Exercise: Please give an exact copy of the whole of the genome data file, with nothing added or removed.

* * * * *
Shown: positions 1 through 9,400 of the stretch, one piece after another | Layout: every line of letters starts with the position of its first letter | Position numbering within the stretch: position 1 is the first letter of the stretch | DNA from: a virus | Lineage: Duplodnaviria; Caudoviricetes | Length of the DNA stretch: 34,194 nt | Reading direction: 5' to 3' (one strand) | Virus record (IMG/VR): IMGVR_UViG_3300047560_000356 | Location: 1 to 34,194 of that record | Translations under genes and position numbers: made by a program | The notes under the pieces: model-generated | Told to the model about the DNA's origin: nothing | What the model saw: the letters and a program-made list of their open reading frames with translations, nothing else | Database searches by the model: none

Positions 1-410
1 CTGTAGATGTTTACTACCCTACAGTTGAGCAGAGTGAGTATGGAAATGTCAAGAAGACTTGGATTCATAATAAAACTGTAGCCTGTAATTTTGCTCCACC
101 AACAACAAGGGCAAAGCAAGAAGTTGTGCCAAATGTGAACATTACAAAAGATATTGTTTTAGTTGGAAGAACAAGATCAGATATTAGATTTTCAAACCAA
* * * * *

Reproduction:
Shown: positions 1 through 9,400 of the stretch, one piece after another | Layout: every line of letters starts with the position of its first letter | Position numbering within the stretch: position 1 is the first letter of the stretch | DNA from: a virus | Lineage: Duplodnaviria; Caudoviricetes | Length of the DNA stretch: 34,194 nt | Reading direction: 5' to 3' (one strand) | Virus record (IMG/VR): IMGVR_UViG_3300047560_000356 | Location: 1 to 34,194 of that record | Translations under genes and position numbers: made by a program | The notes under the pieces: model-generated | Told to the model about the DNA's origin: nothing | What the model saw: the letters and a program-made list of their open reading frames with translations, nothing else | Database searches by the model: none

Positions 1-410
1 CTGTAGATGTTTACTACCCTACAGTTGAGCAGAGTGAGTATGGAAATGTCAAGAAGACTTGGATTCATAATAAAACTGTAGCCTGTAATTTTGCTCCACC
101 AACAACAAGGGCAAAGCAAGAAGTTGTGCCAAATGTGAACATTACAAAAGATATTGTTTTAGTTGGAAGAACAAGATCAGATATTAGATTTTCAAACCAA